My team’s spread between Tel Aviv and India, West Coast, East Coast, Buenos Aires, Brazil. I’m not a social psychologist, but … there’s some number in the human psyche that’s like, if I feel like I have physical connection with this core group, we facilitate that, then we know that that group has some shared accountability out to other groups that are dependent on them for work.

That’s a balance that we’re working on right now. At the smaller group, you want to have a tight sense of identity, a tight sense of counting on one another, being able to work in a similar style, and then being able to open up our paths of communication so we really understand who needs to know what I’m doing because they’re counting on me to get something else done.

What’s the hardest thing about this new way of working as a designer?

It’s the sense of shared time and being able to meet and build relationships and share time in a way that doesn’t always have to be structured. A lot of things happen through happy accidents and through chance meetings. I think one of the challenges is spontaneity and how to retain that in this environment. You can solve a system, you can reshape it and all those things, but leaving space for uncertainty and spontaneity and chance encounters is a real challenge.

— Allison Levitsky, reporter (email | twitter)

The broken rung

Women want more from their workplaces and they aren’t afraid to walk away to get it.

Women are leaving workplaces at higher rates than ever, a study by McKinsey and LeanIn.org found. Women’s voluntary attrition was 10.5% this year, compared to 9% for men. That’s up from 7.2% for women and 7.1% for men the year before.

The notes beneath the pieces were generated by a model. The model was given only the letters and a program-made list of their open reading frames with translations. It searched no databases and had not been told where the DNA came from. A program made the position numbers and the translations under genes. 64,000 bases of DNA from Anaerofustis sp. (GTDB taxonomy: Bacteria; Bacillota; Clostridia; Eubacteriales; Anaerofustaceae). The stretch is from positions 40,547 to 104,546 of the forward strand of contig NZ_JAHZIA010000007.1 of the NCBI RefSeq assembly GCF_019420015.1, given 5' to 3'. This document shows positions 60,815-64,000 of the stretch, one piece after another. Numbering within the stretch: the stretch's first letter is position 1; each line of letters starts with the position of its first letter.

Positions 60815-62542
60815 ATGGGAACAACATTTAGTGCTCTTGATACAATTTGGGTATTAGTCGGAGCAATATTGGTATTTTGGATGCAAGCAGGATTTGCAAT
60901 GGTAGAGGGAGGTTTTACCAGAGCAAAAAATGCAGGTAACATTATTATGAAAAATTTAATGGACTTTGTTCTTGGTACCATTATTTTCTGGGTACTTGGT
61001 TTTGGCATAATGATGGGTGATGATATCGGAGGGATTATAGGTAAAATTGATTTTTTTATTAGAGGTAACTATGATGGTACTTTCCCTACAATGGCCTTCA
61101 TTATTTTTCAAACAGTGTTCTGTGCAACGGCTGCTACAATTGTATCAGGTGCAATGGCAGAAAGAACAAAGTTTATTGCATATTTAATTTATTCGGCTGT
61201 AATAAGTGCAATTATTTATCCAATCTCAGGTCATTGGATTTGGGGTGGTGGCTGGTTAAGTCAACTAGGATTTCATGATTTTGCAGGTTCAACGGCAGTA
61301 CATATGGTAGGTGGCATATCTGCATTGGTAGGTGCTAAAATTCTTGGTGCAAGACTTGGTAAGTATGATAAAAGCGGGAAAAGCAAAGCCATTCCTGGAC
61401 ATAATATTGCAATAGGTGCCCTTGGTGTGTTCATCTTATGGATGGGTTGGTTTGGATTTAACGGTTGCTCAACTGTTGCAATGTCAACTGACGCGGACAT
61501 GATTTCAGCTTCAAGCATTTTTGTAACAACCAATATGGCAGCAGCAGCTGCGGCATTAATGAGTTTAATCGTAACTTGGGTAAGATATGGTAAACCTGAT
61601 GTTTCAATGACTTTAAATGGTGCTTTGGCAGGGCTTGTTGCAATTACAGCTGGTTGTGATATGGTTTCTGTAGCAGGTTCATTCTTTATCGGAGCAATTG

• Women are also still dramatically underrepresented in higher-level and C-suite roles, due to what the report calls the “broken rung”: For every 100 men promoted from entry level to manager, only 87 women are promoted, and only 82 women of color are promoted. Because of this, the higher you go, the fewer women there are to promote.

Women are leaving for more than just a higher paycheck or new title. Women often face more opposition, including microaggressions undermining their authority or bias in promoting, according to the report. They’re also often overworked and under-recognized, and will walk away from their companies if leaders don’t value employee well-being and DEI initiatives.

Talent gaps are wider in tech. In hardware, for example, women make up 32% of entry-level positions and 26% of the C-suite. In software, women represent 41% of entry-level jobs and 27% of C-suite roles. This includes tech roles at non-tech companies, Alexis Krivkovich, managing partner at McKinsey and co-author of the report, told me.

  • These gaps are only getting wider, Krivkovich said. “The difference between men and women holding tech roles is 2.5 times more men than women. In 2018, it was 1.9 times.”
  • Because few women are in the tech workforce, few women are wanting to join, she said. “Women in tech disproportionately experienced being an ‘only’ in the workplace. That is associated with worse day-to-day interactions.”